Victoria, November 16, 2021 – Polling results released today indicate that several proposed changes introduced in Bill 22 are not supported by British Columbians.
“The results of this poll show that British Columbians neither agree nor support two of the largest changes in Bill 22” said BC Freedom of Information and Privacy Association (FIPA) Executive Director Jason Woywada. “I remain optimistic that the Minister will do the right thing and defer to the Special Legislative Committee rather than ram through legislation that is so clearly out of step with public onion.”
FIPA commissioned an IPSOS poll, a leading independent market research company, on public opinion regarding several issues. These included general trust in government transparency, proposed changes in Bill 22, areas of application of the Freedom of Information and Privacy Protection Act (FIPPA) and general awareness of FIPPA, BC’s Personal Information Privacy Act (PIPA), and familiarity with BC’s Information and Privacy Commissioner and their role.
A bright spot for government in general is 65% of people feel they have access to the information that they need to trust the decisions made by governments in British Columbia.
Respondents across the province categorically disagreed with and opposed two specific changes proposed in Bill 22. 61% oppose requiring people to pay a fee to file an FOI (Freedom of Information) request for information. 73% oppose government bodies storing their personal information outside of Canada.
It is also a widely held belief that the Premier’s Office (77%), the Legislative Assembly (77%), corporations owned or controlled by public bodies (74%), municipal governments (80%), and police departments (86%) should all be subject to FOI requests.
FIPA also strove to create an understanding of the baseline level of awareness with a series of questions that can be asked year over year. Across the province, 36% are familiar with FIPPA while 28% are familiar with how to request access to personal information and general information from public bodies. 33% are familiar with PIPA while 25% are familiar with how to request access to personal information from private bodies. 27% are familiar with BC’s Information and Privacy Commissioner and 23% are familiar with the process to file a complaint relating to the handling of their personal information.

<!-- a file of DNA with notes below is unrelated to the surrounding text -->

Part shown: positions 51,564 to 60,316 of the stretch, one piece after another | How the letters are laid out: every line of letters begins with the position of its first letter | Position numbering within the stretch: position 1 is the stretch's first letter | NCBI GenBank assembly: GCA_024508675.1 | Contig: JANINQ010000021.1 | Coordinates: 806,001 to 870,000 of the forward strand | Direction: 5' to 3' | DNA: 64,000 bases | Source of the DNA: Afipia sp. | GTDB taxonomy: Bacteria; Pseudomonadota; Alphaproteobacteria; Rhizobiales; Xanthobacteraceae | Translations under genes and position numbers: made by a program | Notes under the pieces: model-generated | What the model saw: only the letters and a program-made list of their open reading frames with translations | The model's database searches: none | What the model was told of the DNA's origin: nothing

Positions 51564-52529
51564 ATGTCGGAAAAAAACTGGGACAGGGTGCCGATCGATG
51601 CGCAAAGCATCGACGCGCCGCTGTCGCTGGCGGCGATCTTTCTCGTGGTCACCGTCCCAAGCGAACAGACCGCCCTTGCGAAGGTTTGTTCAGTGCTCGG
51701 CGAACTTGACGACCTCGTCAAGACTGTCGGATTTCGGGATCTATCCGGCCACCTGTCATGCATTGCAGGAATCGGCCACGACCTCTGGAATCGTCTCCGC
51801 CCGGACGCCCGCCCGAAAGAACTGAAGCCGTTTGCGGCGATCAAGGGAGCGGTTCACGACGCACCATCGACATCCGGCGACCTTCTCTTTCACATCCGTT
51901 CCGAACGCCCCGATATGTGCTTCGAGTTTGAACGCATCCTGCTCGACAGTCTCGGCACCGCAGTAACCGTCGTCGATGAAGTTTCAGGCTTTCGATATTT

These are the findings of an Ipsos online poll of 802 adult British Columbians conducted November 5-12, 2021, on behalf of the BC Freedom of Information and Privacy Association (FIPA). These data were statistically weighted by region, age, gender, and education to ensure the sample composition reflects that of the actual BC population according to Census data. The precision of Ipsos polls containing online data is measured using a credibility interval. In this case, the overall poll is accurate to within +/ -3.9 percentage points, 19 times out of 20, had all adult BC residents been polled. The credibility interval will be wider among subsets of the population. All sample surveys and polls may be subject to other sources of error, including, but not limited to coverage error, and measurement error.
IPSOS posed the following questions to 802 British Columbians on behalf of FIPA, and received the following responses:
1. To what extent do you agree or disagree with the following statement: People have access to the information that they need to trust the decisions made by governments in British Columbia.
Top 2 Box (Net) 65%, Strongly agree 19%, Somewhat agree 46%
Bottom 2 Box (Net) 30%, Somewhat disagree 21%, Strongly disagree 9%
Don’t know 5%,
2. Currently members of the public are not required to pay a fee to file a Freedom of Information (FOI) request for general records held by public bodies in British Columbia (e.g., a provincial Ministry or City Hall). New legislation would introduce a mandatory filing fee. Do you support or oppose requiring people to pay a fee to file a FOI request for information?
Top 2 Box (Net) 25%, Strongly support 6%, Somewhat support 19%
Bottom 2 Box (Net) 61%, Somewhat oppose 23%, Strongly oppose 38%
Don’t know 13%,
3. Government bodies in BC are legally required to store your personal information in Canada. New legislation would end this requirement. Do you support or oppose government bodies storing your personal information outside of Canada?
Top 2 Box (Net) 19% Strongly support, 5% Somewhat support 14%
Bottom 2 Box (Net) 73% Somewhat oppose 21% Strongly oppose 52%
Don’t know 8%
4. The Freedom of Information and Protection of Privacy Act allows people to file FOI requests for records held by many public bodies in British Columbia. In your opinion, how important is it for each of the following to be subject to FOI requests?
The Office of the Premier
Important 77%, Not Important 13%, Don’t Know 11%
The Offices of the Legislative Assembly
Important 77%, Not Important 12%, Don’t Know 11%
Any Corporation owned or controlled by a public body
Important 74%, Not Important 16%, Don’t Know 10%
A municipal government
Important 80%, Not Important 11%, Don’t Know 9%
A police department
Important 86%, Not Important 7%, Don’t Know 7%
5. How would you describe your level of familiarity with each of the following:
BC’s Freedom of Information and Protection of Privacy Act
Familiar 36%, Not Familiar 64%
How to request access to my personal information and general information from public bodies
Familiar 28%, Not Familiar 72%
BC’s Personal Information Protection Act
Familiar 33%, Not Familiar 67%
How to request access to my personal information from private bodies
Familiar 25%, Not Familiar 75%
BC’s Information and Privacy Commissioner
Familiar 27%, Not Familiar 73%
The process to file a complaint relating to the handling of my personal information
Familiar 23%, Not Familiar 77%
These responses, as well as breakdowns by gender, education, age group, region, income, and household composition, can be downloaded here.